“I am not the same person I was ten years ago”, Hong says. “Now I seem to think less of myself and more about what others think.” Yet his work has always been good, rather like Pialat’s, and for that matter Altman’s, at indicating a world beyond the immediacy of the situation, and the characters’ self-absorption. And more than Pialat and Altman, Hong Sang-soo is a director who brings out the humorous absurdity of an event. Let us think back to the restaurant scene early in The Day a Pig Fell into the Well. Here Hong doesn’t settle for one moment of social embarrassment, he piles them on top of the other. First the writer acts a little forward with a fellow diner, then the waitress spills the tray over him, and outside he starts to harangue the waitress for not apologizing. After that, after he is calmed down, he gets into another scrap with someone working at the restaurant.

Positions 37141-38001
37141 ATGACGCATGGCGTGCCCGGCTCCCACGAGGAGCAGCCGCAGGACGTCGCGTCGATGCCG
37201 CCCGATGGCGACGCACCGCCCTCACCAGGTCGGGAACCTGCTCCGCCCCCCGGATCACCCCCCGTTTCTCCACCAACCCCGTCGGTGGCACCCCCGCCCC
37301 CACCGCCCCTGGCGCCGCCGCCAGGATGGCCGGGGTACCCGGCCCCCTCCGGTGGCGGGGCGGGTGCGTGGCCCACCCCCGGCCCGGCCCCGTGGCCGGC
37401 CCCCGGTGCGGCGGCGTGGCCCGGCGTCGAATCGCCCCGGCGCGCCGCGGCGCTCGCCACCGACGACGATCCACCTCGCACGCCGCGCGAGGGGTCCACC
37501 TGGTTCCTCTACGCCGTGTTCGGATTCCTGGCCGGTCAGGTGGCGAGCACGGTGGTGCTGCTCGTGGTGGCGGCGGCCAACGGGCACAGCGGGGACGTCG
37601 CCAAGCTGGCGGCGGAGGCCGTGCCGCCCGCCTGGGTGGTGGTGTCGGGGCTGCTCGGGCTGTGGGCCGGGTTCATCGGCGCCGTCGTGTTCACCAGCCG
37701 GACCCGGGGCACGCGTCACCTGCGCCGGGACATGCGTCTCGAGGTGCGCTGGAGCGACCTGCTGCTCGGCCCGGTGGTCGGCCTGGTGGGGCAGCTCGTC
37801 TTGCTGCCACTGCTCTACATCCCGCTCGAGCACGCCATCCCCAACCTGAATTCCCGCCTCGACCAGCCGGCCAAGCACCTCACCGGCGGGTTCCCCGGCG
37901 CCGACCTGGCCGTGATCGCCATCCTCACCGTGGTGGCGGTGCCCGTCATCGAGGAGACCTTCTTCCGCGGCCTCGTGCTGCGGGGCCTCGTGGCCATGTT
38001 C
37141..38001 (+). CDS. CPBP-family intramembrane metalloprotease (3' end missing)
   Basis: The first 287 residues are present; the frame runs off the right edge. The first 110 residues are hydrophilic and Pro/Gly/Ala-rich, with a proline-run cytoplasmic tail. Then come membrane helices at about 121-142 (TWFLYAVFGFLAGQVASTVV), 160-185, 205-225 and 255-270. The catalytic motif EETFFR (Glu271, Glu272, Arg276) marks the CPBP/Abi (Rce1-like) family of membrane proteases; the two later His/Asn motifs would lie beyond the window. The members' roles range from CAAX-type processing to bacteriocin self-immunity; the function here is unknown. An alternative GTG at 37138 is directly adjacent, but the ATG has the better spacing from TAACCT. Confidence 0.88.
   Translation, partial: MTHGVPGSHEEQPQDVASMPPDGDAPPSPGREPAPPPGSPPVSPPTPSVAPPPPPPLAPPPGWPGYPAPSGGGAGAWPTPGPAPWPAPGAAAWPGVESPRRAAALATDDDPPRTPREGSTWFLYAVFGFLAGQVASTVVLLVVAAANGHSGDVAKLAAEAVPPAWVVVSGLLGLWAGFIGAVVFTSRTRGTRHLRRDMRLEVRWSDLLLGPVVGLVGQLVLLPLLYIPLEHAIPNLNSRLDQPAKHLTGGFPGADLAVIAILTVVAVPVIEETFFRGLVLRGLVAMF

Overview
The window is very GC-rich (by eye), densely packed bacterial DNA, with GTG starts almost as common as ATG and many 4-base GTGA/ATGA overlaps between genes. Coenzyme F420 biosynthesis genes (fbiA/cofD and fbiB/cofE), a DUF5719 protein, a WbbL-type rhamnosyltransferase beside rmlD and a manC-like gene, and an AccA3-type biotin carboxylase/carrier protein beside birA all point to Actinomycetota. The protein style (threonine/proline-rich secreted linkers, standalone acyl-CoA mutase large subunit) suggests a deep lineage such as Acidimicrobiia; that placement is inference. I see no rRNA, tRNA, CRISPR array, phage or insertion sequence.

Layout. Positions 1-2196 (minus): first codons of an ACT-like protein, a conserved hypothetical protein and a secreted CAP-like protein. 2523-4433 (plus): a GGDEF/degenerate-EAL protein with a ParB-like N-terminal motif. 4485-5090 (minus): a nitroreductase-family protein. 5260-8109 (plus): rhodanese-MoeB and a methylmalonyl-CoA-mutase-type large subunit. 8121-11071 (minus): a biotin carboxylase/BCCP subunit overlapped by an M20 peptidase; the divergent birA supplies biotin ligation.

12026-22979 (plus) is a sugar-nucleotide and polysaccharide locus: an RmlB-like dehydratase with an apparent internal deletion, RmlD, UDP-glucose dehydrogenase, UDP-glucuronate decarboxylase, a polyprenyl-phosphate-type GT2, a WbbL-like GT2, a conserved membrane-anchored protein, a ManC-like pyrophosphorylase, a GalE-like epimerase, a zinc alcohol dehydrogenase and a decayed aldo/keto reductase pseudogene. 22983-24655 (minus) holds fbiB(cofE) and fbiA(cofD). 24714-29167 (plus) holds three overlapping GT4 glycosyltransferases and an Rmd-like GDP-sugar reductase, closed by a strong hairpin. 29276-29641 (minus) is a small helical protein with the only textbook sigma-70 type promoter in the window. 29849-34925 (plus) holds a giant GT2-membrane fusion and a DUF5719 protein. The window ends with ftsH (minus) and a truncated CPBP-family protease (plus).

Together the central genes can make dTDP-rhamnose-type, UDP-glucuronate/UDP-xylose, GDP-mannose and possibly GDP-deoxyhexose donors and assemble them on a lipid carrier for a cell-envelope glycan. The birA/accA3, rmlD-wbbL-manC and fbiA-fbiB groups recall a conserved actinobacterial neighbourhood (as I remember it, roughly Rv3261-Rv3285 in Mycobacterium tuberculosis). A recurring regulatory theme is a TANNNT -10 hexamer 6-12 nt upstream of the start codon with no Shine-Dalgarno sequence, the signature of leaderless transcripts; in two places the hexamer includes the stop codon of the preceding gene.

This is comedy of embarrassment out of subtle characterisation. In between the tensions, another character says to our hero what he is afraid of, and he answers: life. Much the same could be said of many of Hong’s heroes; they don’t know how to live, so fear existence itself, and create absurd scenarios in which their incompetence becomes manifest. This doesn’t make for light comedy, but heavy comedy, with the humour coming not so much out of situational chaos as we find in the broadly comic, but out of the inexplicable nature of characters who keep confronting their demons by colliding with other people. Perhaps the key line in Hong’s work is one the central actor character offers twice in The Turning Gate. “Even if it difficult to be human beings, let’s not be monsters.” From this point of view Hong is probably the ‘deepest’ filmmaker working out of Korean film, a slight anomaly next to the more commercial directors for whom strong stories and genre boundaries bring in the sort of audiences Hong can’t hope to draw. He might say in interviews that he is more interested in what other people think than he used to be, but that fellow feeling hardly stretches to giving audiences too readily what they want. He remains one of the world’s most interesting filmmakers, a director alongside José Luis Guérin, Lucrecia Martel , Lisandro Alonso, Carlos Reygadas, Jia Zhangke, Philippe Grandrieux, and a handful of other newish directors, who remains alive to the moment of filming, and the complexities within the self. As philosopher Stanly Cavell might say, these are filmmakers interested in the intimacy of the small audience, as in Cities of Words he muses over the ‘total audience’, the sort of film that needs many millions of spectators to recuperate the budget, the “special effects spectaculars that have inundated Hollywood in recent decades”. In Hong and others the audience is certainly small, but the reach deep.